I was an adult when I met my wife, but she turned my world upside down—I dropped about a decade from my psyche and started acting like a kid again. Around the clock, she was perched on the edge of every thought. It didn’t matter if we were in the same room or not, she was always with me.
I started writing a bunch of cheesy poetry.
Maybe all true love begins like cheesy poetry.
But it can’t last that way, can it? No relationship can sustain the passion and intensity of its earliest days—no jobs would get done, no kids would get raised, nobody would sleep. The world would grind to a halt if young love was in charge.
Yet, something essential is happening in the early days of our love, something we should not relinquish as the years pile up. We must extract it, preserve it, and live it with each new dawn.
Psychologists call it object permanence.
To Be or Not to Be (Thought of)
Object permanence is the understanding that objects continue to exist even when they cannot be observed.
Newborn babies lack object permanence. If a big red rattle makes them coo and giggle, when the rattle is suddenly hidden out of sight, they don’t go looking for it. In their new minds, the rattle ceases to exist. But sometime in the second year of life, infants develop object permanence. When the delightful rattle is hidden, they go searching for it.
We begin our relationships this way, with the object of our love fixed permanently in our minds. When they’re away from us, we’ll go searching for them. I met my wife in the age before Facebook and text messages. But throughout the day, I would send her emails. The truth is, I was just being witty and hoping to impress her so she’d stick around. But it turns out I was also accidentally sending one of the most loving messages of all:
even when you’re not here, you’re with me,
I’m thinking about you,
you never leave me,
when we’re apart, I’ll come searching for you.
I think all of us want to be like a red baby rattle, hidden within the folds of life, with the person we love coming searching for us. Delighting in us when they find us again.
We live in a lonely world, and I think we get married because young love assuages away our loneliness for awhile. When we discover we are present in the mind of our lover, even when we’re apart, it’s like a balm for our loneliness—a clear message declaring, “You’re not alone anymore because I take you with me when I go.”
When I work with adolescents in my therapy practice, they’re constantly getting text messages. And they love it—to be reminded over and over again they are a permanent fixture in the minds of others is to repeatedly have their loneliness eased. And when I work with couples, one of the most common things I hear is, “I’d just love to get a text message in the middle of the day. Nothing complicated. Just a message, saying, ‘I’m thinking of you.’”
Most of us would trade a bunch of extravagant togetherness for one text message when we’re apart, one message saying, “You never leave my heart, and I’m coming searching for you.”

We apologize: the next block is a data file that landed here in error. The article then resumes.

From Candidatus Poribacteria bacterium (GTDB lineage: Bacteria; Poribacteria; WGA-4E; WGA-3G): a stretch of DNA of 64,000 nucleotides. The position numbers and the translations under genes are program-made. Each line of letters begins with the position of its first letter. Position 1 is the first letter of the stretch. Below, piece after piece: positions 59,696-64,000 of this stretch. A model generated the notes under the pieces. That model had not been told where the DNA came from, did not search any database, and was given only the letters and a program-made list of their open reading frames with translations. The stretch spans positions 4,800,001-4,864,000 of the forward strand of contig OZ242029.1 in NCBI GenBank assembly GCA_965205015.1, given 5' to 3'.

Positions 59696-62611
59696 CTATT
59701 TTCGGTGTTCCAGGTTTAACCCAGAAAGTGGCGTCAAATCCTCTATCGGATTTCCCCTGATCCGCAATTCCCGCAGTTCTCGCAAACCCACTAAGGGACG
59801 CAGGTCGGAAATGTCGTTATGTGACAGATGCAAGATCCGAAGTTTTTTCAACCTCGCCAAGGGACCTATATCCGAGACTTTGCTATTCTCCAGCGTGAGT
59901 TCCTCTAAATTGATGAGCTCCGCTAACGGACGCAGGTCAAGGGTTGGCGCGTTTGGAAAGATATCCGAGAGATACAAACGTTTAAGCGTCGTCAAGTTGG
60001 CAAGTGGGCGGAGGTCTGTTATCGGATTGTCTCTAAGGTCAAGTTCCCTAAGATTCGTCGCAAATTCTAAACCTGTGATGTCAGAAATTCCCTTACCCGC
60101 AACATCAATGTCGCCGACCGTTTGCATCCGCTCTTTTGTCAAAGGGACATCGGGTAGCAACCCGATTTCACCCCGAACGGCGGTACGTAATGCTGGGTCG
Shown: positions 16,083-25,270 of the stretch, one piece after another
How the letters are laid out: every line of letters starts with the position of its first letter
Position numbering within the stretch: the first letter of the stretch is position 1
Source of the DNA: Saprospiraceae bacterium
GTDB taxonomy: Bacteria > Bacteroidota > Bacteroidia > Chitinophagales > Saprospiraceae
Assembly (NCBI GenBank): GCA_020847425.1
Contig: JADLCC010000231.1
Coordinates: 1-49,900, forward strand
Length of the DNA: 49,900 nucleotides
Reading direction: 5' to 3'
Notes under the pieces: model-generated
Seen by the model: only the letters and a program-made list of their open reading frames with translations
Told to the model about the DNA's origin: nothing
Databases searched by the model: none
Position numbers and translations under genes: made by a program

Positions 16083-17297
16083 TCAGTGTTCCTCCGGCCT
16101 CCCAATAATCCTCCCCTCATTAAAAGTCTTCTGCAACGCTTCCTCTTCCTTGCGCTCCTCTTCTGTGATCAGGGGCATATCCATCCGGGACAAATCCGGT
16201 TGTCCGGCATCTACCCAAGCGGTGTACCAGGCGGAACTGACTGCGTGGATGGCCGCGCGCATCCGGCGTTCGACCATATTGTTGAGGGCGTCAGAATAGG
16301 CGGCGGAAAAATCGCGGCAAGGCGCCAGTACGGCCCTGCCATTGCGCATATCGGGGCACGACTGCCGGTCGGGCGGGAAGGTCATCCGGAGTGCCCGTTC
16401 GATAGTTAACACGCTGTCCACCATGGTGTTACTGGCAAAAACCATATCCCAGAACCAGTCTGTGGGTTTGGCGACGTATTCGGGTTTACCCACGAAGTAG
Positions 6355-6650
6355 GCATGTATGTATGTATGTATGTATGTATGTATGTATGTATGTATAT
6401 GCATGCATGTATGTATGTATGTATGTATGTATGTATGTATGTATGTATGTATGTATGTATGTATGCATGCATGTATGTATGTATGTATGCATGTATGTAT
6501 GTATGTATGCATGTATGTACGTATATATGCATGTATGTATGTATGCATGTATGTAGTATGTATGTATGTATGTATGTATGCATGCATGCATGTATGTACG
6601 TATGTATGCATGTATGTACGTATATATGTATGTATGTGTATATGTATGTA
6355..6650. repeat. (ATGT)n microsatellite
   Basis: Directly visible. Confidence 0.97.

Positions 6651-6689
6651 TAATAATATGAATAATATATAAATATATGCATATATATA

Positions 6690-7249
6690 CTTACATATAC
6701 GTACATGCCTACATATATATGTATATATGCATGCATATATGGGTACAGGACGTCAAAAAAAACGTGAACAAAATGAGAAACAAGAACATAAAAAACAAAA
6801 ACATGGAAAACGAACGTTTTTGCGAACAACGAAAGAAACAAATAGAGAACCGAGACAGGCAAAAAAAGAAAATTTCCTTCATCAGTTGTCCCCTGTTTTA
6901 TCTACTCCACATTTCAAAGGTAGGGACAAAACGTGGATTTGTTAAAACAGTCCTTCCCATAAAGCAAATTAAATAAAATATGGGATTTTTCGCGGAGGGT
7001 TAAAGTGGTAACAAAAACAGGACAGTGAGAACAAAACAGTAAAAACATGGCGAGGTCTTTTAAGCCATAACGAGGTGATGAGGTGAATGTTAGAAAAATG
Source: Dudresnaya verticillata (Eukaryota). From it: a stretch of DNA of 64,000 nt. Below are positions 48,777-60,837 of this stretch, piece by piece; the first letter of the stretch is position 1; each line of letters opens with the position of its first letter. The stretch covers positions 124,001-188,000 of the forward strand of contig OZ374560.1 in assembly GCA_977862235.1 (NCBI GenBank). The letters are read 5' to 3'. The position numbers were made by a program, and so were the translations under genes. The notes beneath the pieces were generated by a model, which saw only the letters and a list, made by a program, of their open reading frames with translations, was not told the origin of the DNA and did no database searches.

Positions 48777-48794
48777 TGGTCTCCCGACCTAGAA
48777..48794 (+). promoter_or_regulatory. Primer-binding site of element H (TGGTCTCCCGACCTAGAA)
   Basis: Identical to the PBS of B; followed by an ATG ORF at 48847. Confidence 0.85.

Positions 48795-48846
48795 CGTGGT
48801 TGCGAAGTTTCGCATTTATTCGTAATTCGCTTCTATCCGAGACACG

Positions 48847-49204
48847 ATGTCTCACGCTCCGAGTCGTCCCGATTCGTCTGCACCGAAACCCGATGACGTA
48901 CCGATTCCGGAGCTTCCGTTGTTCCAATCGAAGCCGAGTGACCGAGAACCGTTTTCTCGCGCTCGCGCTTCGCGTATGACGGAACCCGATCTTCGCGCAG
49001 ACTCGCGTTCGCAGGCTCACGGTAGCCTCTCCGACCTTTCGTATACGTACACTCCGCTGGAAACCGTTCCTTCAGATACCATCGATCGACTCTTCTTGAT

It’s why missing trashcans matter so much to me.
…and Missing Trashcans
For years, when I got home at the end of a long workweek, I wanted nothing more than to walk directly in the house, kick off my shoes, and get into my pajamas, but it was my job to bring in the empty trashcans from the curb.
The walk to the road to retrieve the empty containers always seemed like the longest walk of my week.
But some nights, as I turned down our street and scanned the horizon for the toppled cans, they were nowhere to be seen. My wife had already taken them into the garage. The empty curb was a clear message to me: “I was thinking of you. You were with me, even while you were gone.”
As the Valentine holiday approaches, we think about big-fancy dinners, expensive jewelry, and massive bouquets. And there’s nothing wrong with that. But, ultimately, our souls aren’t thirsty for a love that purchases for us—our souls are thirsty for a love that searches for us.
That thirst gets quenched for a while in the early days of young love. Yet it’s a thirst that never goes away for good, and we can continue to quench it.
One trashcan at a time.
One text at a time.
One message, in any form of word or action, that declares, “You’re on my mind and in my heart. Even when we’re apart. And I’ll always come searching for you.”
This Valentine’s Day, it’s the one message all of us are needing to hear.
In his debut novel, Kelly weaves a page-turning, plot-twisting tale that explores the spiritual depths of identity and relationships, amidst themes of healing, grace, faith, forgiveness, and freedom.
Connect with Kelly
Dr. Kelly Flanagan is a psychologist, author, consultant, and speaker who enjoys walking with people through the three essentials of a truly satisfying life: worthiness, belonging, and purpose. His blog writings have been featured in Reader’s Digest, The Huffington Post, The 5 Love Languages, and the TODAY Show. Kelly is the author of Loveable and True Companions.